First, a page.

Professional players from the Orangeville A’s huddle before the tip off of a home game against the London Lightning on January 16. Photo by James MacDonald.

Professional players from the Orangeville A’s huddle before the tip off of a home game against the London Lightning on January 16. Photo by James MacDonald.

This is basketball’s holiest temple. A shrine to both the sport itself and the first Canadian who went to the U.S. for basketball (he just didn’t know it when he crossed the border). Dr. James Naismith of Almonte, Ontario invented the game here 125 years ago and he is still the most revered figure in the sport’s pantheon. It’s the weekend of the Hoophall Classic and the two Orangeville teams are interlopers in what is otherwise an elite, all-American affair.

Athlete Institute Prep is matched up against Nevada behemoth Findlay Prep (the high school choice of almost every Canadian currently playing in the NBA) in the main event, broadcast across North America on ESPN and TSN. Findlay has figured out that neutralizing Thon is the best way to stop AI. While Thon and others shoot some stunning three-pointers, they lose the game 73-59.

Orangeville Prep’s opponent is even mightier. Florida’s Monteverde Prep has won the U.S. national high school championship an astounding three years in a row. Mississauga’s Jaelin Llewellyn – just six-foot-two, rail thin, 16 years old and quick as a whip – makes a series of killer shots. Orangeville is almost able to overtake the Monteverde powerhouse in the final minute, but falls a few points short.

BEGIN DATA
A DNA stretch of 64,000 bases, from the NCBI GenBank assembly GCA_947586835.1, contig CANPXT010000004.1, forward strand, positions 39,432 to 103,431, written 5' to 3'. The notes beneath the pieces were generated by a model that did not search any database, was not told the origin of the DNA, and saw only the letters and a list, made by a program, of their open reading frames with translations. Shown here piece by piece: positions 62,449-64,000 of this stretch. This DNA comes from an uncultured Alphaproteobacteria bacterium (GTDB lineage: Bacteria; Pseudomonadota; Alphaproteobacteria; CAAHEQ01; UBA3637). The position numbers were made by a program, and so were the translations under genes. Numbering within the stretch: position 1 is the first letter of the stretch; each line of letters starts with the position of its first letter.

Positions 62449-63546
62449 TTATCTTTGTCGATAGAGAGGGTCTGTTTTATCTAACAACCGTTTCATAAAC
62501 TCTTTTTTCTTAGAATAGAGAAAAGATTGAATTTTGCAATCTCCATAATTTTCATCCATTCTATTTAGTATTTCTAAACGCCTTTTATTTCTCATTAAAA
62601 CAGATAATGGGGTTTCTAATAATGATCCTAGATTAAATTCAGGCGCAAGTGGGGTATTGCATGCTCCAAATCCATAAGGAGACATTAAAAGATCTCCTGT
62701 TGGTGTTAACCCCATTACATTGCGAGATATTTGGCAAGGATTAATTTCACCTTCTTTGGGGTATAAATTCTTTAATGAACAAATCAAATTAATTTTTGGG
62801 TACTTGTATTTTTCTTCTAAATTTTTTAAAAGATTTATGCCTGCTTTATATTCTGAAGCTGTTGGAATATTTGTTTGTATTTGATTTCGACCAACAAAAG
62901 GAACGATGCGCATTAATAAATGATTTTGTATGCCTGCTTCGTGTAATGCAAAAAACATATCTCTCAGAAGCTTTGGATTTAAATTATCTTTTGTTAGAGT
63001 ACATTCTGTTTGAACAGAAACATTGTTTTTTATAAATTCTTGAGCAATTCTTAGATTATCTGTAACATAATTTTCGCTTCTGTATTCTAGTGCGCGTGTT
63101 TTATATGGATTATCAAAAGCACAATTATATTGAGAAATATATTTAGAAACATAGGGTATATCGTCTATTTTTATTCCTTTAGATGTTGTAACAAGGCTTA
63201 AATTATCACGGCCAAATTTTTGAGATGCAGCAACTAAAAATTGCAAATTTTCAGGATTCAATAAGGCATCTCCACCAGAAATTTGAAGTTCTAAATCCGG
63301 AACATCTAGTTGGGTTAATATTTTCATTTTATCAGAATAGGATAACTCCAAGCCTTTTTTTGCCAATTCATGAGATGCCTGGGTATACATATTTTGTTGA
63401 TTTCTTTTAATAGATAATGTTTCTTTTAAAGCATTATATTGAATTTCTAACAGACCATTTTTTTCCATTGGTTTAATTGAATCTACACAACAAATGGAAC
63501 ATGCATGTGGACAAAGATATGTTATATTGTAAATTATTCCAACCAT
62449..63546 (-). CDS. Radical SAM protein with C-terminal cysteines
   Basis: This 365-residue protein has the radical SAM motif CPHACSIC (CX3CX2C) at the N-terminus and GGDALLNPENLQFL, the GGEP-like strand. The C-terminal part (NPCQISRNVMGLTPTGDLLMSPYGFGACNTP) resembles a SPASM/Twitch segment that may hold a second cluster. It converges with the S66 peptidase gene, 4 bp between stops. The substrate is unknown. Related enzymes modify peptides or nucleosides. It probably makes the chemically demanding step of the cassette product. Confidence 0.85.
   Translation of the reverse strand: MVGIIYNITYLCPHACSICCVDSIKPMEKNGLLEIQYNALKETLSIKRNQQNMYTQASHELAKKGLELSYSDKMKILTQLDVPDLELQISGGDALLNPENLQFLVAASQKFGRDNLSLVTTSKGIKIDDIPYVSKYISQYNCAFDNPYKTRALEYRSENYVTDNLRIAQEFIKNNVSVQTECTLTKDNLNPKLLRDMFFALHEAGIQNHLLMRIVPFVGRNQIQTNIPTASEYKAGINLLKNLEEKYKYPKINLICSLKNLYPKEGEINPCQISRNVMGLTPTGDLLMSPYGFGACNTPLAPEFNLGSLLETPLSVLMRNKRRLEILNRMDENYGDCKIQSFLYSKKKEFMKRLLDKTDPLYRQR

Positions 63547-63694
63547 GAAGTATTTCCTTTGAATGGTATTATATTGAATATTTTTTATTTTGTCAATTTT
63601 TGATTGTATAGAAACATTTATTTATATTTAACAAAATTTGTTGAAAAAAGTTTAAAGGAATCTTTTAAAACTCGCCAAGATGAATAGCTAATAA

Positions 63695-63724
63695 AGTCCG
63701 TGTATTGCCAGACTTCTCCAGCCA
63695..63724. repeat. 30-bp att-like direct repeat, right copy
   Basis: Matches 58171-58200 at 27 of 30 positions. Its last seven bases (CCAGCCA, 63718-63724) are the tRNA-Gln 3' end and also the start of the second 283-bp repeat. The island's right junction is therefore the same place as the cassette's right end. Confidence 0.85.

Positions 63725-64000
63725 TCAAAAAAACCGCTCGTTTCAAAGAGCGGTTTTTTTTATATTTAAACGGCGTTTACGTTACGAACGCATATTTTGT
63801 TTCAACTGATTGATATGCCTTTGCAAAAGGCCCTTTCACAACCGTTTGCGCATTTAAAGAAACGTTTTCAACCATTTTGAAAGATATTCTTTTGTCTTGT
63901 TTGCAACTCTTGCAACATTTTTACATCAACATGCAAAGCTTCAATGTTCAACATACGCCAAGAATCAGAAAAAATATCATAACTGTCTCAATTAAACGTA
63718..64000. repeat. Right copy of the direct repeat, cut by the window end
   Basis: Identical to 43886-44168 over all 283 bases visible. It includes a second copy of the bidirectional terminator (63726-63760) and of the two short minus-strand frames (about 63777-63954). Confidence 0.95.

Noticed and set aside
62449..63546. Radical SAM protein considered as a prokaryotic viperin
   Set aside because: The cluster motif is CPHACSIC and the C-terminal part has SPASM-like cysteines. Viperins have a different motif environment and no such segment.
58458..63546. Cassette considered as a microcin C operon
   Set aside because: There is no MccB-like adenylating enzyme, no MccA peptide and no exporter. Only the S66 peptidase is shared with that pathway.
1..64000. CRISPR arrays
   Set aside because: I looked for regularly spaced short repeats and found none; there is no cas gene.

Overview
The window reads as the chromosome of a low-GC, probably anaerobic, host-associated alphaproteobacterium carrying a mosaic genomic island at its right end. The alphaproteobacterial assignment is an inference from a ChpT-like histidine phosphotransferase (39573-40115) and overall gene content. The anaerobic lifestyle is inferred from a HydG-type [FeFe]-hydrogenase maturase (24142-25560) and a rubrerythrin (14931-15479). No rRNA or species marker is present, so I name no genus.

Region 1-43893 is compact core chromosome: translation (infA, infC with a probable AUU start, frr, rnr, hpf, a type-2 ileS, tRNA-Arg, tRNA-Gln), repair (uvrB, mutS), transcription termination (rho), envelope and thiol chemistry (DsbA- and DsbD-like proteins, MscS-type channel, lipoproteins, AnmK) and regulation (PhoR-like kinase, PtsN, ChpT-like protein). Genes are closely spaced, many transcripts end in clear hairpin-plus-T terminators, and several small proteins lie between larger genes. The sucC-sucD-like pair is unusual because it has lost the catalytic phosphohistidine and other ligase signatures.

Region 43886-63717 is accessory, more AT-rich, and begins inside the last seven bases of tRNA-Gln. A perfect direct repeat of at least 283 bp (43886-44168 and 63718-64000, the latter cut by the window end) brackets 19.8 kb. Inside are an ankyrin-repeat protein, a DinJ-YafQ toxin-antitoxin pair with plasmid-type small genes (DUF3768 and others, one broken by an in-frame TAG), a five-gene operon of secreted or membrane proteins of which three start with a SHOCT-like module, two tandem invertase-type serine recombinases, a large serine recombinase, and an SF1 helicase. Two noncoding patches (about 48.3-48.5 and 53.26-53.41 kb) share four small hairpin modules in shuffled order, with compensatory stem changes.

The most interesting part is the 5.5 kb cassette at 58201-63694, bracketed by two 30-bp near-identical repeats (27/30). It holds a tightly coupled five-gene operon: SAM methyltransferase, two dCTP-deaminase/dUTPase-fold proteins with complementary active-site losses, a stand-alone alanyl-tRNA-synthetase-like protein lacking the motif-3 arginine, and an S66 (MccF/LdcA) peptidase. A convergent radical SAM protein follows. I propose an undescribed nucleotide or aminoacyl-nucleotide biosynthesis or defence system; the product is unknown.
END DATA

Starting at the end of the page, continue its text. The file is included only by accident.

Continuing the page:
In this setting, however, players don’t have to win games to win praise.

A top U.S. scout tweets how impressed he is with the way Jaelin “plays older than his years.” A day later it’s announced that Jaelin has been offered a full scholarship from a top college program, Wake Forest University in North Carolina. Two other big schools, Creighton University in Nebraska and Providence College in Rhode Island, make overtures based on what they saw in Springfield. Teammate Kalif Young and others also get a wave of offers.

Dr. Naismith would have been proud. So is a family from Orangeville who took a chance that a small town could seize the ultimate home court advantage.

Video: Behind-the scenes action at the Athlete Institute Basketball Academy

The Academy from Mick Partlett on Vimeo.

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The professional Orangeville A’s play home games at the Athlete Institute court through to the end of April. The institute is located on Highway 9, east of Orangeville. For ticket and schedule information, visit asbasketball.ca.

More Info

The Orangeville A’s